# Project Euler: Problem 25

The Fibonacci sequence is defined by the recurrence relation:

$F_n = F_{n-1} + F_{n-2} \text{, where } F_1 = 1 \text{ and } F_2 = 1$Hence the first 12 terms will be:

$\begin{align*} F_1 &= 1 \\ F_2 &= 1 \\ &\ldots \\ F_{11} &= 89 \\ F_{12} &= 144 \end{align*}$The 12th term, $F\_{12}$, is the first term to contain three digits.

What is the first term in the Fibonacci sequence to contain 1000 digits?

## Solution

We touched on the Fibonacci sequence a while ago in the second euler problem. This time, however, we are in a whole different league. That time we were supposed to sum up all even Fibonacci numbers below 4 million, which might sound like a lot, but not when we compare it to the number we are asked for this time! The last Fibonacci number below 4 million is 3524578. That would be 7 digits. The maximum value of the datatype I used in the generator I made for that (`ulong`

) is 18446744073709551615. That would be 20 digits. Quite a distance left to a thousand!

So, once again we turn to our big integer class, `IntX`

. And since we have that, a solution to this problem is actually pretty straight forward. We simply have to make a new generator that uses the `IntX`

data type instead of tiny ulong (it's all relative...).

```
public class LargeFibonacciSequence : IEnumerable<IntX>
{
public IEnumerator<IntX> GetEnumerator()
{
var a = new IntX(0);
var b = new IntX(1);
while (true)
{
yield return a;
var c = a + b;
a = b;
b = c;
}
}
IEnumerator IEnumerable.GetEnumerator()
{
return GetEnumerator();
}
}
```

The straight forward solution should then be fairly obvious.

```
var n = 0;
var sequence = new LargeFibonacciSequence();
using (var e = sequence.GetEnumerator())
{
while (e.MoveNext() && e.Current.ToString().Length < 1000)
n++;
}
var answer = n;
```

That pretty much just moves through one Fibonacci number after the other, increasing `n`

as it goes, until it reaches the first one that has 1000 or more digits.

Very brute-force, not very fast (takes around 500 ms) and not very interesting, but that's pretty much it... ooor is it?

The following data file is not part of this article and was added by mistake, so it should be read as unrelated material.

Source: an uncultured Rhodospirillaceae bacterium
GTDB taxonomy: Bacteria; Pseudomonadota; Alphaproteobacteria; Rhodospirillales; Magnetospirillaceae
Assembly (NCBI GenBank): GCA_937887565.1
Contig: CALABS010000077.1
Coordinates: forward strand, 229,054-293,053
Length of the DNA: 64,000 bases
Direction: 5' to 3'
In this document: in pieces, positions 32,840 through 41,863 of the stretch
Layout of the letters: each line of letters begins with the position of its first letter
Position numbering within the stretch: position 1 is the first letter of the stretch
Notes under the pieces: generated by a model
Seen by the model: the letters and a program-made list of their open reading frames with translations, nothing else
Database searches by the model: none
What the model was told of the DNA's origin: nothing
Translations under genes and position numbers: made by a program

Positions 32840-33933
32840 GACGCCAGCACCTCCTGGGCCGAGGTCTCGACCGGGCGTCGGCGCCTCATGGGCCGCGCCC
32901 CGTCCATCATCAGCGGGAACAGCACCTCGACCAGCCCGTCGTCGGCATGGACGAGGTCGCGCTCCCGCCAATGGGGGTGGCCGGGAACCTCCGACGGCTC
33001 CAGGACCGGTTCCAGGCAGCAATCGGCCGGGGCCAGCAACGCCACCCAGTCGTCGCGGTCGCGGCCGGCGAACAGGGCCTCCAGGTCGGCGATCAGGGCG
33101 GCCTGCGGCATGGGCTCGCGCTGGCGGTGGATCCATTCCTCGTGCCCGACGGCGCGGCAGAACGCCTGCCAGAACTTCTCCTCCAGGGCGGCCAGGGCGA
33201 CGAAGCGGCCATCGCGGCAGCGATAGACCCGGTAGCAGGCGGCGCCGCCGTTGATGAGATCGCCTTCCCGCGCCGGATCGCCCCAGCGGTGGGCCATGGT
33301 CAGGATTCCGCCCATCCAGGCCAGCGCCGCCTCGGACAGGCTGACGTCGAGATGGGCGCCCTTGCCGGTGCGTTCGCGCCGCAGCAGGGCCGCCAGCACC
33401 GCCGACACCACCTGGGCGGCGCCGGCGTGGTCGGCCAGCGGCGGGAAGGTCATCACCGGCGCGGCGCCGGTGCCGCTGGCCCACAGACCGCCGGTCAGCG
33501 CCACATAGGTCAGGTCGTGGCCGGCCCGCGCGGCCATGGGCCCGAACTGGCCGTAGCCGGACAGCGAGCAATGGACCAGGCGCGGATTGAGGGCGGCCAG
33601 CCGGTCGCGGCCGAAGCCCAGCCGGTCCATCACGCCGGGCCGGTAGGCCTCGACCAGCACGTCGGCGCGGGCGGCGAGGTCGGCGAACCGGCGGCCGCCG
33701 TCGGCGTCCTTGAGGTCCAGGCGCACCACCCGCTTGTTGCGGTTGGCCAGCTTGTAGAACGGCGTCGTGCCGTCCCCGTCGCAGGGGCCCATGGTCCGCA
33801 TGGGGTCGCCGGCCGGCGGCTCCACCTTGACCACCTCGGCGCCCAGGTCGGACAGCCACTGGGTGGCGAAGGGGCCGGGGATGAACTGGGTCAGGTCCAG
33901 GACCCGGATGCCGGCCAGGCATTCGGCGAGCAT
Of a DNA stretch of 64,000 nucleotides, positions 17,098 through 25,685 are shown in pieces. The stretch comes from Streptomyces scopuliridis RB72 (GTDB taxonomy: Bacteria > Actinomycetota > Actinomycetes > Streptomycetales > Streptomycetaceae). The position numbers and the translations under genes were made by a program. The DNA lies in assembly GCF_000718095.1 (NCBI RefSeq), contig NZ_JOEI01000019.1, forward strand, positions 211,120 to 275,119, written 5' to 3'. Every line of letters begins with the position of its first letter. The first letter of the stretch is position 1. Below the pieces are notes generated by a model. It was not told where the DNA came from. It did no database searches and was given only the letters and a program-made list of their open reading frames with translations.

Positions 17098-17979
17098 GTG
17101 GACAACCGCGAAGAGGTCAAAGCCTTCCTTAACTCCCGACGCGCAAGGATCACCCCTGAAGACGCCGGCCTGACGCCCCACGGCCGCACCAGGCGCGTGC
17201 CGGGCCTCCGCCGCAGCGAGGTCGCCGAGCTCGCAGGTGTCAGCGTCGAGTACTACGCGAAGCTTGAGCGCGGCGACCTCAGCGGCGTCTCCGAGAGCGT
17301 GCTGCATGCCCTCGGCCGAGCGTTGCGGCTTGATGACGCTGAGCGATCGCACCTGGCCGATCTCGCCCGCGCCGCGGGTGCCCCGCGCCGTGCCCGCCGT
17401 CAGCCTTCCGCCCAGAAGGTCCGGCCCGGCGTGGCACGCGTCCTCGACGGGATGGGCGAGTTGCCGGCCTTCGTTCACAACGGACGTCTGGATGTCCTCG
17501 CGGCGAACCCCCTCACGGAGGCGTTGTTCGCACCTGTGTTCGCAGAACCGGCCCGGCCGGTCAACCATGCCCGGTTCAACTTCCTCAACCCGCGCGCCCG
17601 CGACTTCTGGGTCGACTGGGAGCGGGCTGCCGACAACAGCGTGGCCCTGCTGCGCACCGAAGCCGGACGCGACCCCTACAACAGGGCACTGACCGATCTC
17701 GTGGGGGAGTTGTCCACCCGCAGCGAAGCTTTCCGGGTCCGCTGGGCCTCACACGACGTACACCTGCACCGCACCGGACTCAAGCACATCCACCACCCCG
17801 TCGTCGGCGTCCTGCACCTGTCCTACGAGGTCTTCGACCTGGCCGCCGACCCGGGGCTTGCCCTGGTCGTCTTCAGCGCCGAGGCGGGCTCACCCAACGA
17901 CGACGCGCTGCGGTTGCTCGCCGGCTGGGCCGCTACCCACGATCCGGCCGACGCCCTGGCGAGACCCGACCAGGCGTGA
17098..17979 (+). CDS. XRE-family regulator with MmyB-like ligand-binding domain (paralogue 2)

## Take two!

Alright, while reading up on Fibonacci numbers I found some interesting mathematical formulas and such. I'm not going to come with an in-depth explanation or lots proofs here, but I will share the formulas that matters and go through how we use them. If you want the elaborate explanations you can find them where smarter people than I reign. For example at Wikipedia, or at this site. Anyways, here we go. Take cover if you fear math...

### The Fibonacci sequence

The $n$th number in the Fibonacci sequence, $F_n$, is defined by the recurrence relation

with the seed values $F_0=0$ and $F_1 = 1$.

This recurrence, since it is linear, can be expressed by a closed-form solution known as the Binet's formula:

Now, why $1-\varphi$ and $\frac{-1}{\varphi}$ is considered the same, or even why that formula works or looks like that, I will leave as an exercise for the reader (Cause I have no idea 😛 Please share if you do...). But anyways, as an example, if you put 20 into that formula, you will get 6765 which is the 20th number in the Fibonacci sequence. Fantastic. We could now use that formula to make another brute-force solution to find the term we are after. But that wouldn't make much sense and would be much much slower. So, we must move on further into this crazy land.